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Gipiemme Tecno 1.55 Light wheelset



Light for the money, well constructed and easy to maintain

At every product is thoroughly tested for as long as it takes to get a proper insight into how well it works. Our reviewers are experienced cyclists that we trust to be objective. While we strive to ensure that opinions expressed are backed up by facts, reviews are by their nature an informed opinion, not a definitive verdict. We don't intentionally try to break anything (except locks) but we do try to look for weak points in any design. The overall score is not just an average of the other scores: it reflects both a product's function and value – with value determined by how a product compares with items of similar spec, quality, and price.

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Gipiemme have been out of the UK scene for a while, but now they're back in force with a range of wheelsets from £75 budget trainers to a £1k carbon disc. The Tecno 1.55 Light sits comfortably in the middle of the range - it's designed as a lightweight all-purpose wheel that's fit for training and a bit of racing.

Given the name, there's two things we should expect, it would seem: good technology and light weight. So are they techno? Well, you're certainly getting some nice touches for your money. The hubs feature alloy axles and bodies, cartridge bearings and O-ring seals to keep the elements out. They're simple and well-designed, and easy to strip apart if you like to get your hands dirty. The semi-deep alloy rim is fairly standard fare, with a nice laser-etched finish, and the middle and edges are held together by 20 Sapim CX Ray spokes in a two-cross pattern. They're tightly built and stayed true throughout the testing, which included slamming them into a couple of potholes in the dark (not on purpose!)

And are they light? Yes, at least for a £400 wheel. The front wheel tipped the scales at 678g, the rear at 842g, making a grand total of 1520g (without skewers). Not as light as Gipiemme claim, but about the same as Shimano's new Carbon/Alu RS80, and a good 100g less than our long standing favourite £400 wheel, the Fulcrum Racing 3.

Weight isn't everything, though: how do they ride? pretty smoothly is the answer. The axle faces are quite large which helps to hold the wheel tightly in the frame, and there's no play in the hubs at all. They rolled very well on with the Schwalbe Ultremo tyres they came shod with. Lateral flex is okay; on our test rig they measured 4mm of sideways flex under 15kg load which is decent, more than the super stiff Fulcrum 3 (3mm) but still pretty good. Some brake rub was noticeable under effort. Comfort wise they're on the stiff side with the very tight spokes and deep rim feeling a little harsh at times.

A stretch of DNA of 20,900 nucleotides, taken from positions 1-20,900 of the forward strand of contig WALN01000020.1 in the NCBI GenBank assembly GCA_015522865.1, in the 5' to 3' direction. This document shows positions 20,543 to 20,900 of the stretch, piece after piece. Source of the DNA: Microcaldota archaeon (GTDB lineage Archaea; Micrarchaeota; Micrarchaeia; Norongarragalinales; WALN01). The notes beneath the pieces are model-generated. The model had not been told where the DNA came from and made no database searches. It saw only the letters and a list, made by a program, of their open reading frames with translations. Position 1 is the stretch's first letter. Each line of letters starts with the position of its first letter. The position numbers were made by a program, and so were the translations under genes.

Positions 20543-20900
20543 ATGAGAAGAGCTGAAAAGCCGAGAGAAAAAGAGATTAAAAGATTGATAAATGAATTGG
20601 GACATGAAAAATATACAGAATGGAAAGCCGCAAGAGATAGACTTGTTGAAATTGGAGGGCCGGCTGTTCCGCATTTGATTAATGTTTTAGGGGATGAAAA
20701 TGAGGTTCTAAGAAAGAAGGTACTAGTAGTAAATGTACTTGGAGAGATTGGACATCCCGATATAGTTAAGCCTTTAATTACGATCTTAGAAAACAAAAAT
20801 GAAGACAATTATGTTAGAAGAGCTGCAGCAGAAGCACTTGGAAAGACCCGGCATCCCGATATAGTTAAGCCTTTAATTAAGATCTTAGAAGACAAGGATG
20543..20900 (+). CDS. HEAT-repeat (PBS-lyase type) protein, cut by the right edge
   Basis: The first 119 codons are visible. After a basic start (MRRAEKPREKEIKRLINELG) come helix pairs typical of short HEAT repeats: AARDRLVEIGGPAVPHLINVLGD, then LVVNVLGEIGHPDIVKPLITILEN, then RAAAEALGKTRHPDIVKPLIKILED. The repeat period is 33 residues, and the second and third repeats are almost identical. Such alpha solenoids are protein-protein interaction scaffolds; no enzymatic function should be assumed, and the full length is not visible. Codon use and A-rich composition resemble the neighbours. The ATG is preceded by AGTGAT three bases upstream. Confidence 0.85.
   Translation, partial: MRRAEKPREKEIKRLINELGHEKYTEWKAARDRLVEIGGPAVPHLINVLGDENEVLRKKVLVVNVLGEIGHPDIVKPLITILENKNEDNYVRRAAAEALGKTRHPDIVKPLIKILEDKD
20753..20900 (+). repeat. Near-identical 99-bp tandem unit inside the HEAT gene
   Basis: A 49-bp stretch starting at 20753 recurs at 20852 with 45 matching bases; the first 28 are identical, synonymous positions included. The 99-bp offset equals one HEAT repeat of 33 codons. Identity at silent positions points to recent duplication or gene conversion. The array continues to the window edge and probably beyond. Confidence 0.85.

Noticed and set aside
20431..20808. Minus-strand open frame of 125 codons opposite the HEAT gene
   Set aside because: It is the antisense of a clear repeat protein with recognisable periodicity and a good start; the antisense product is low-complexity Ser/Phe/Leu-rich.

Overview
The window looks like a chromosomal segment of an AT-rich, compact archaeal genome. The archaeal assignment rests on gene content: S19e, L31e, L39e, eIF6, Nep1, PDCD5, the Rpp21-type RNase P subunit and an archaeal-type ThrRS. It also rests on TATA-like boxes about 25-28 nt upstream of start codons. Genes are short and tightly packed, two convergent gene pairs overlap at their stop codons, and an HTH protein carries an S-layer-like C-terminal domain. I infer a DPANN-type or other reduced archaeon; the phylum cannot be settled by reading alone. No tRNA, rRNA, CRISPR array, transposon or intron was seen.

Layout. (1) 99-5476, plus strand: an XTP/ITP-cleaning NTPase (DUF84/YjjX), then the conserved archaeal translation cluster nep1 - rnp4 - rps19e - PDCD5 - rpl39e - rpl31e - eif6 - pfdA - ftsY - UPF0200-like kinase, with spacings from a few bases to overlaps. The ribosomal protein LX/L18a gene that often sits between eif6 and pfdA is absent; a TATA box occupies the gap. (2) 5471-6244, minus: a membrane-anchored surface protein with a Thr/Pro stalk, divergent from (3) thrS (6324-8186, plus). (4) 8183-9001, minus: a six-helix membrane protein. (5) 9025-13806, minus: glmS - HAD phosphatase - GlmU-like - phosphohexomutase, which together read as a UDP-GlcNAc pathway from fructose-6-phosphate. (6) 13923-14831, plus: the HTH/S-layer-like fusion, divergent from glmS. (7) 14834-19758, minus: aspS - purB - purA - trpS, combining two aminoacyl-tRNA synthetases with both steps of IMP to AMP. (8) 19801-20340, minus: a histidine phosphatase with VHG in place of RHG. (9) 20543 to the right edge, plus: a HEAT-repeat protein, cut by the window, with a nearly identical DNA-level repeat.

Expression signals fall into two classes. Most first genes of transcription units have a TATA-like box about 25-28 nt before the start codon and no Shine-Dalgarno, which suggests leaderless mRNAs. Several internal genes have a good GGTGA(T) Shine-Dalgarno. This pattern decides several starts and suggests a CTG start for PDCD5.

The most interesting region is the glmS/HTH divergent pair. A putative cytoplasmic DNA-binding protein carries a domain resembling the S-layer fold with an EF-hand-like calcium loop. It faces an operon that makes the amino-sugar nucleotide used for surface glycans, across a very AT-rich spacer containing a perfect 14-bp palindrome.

Our only major gripe was that the alloy on the freehub body was a bit soft, meaning that our ten-speed cassette dug into the splines a bit, especially in the middle of the cassette where the cogs are single units. If you have a solid body cassette it won't be a problem, and it didn't affect performance, but it did make the cassette difficult to remove.

The Tecno 1.55 light is probably better employed as a budget race wheel than a mid-range trainer. They're light for the money and roll well, bladed spokes and a semi-deep rim will help their aerodynamics a bit too. If you're planning some long rides or your goal is a big sportive, then they might feel a bit stiff after a few hours in the saddle. But the bottom line is that they're a well made and light wheel for the money.

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Dave is a founding father of, having previously worked on Cycling Plus and What Mountain Bike magazines back in the day. He also writes about e-bikes for our sister publication ebiketips. He's won three mountain bike bog snorkelling World Championships, and races at the back of the third cats.

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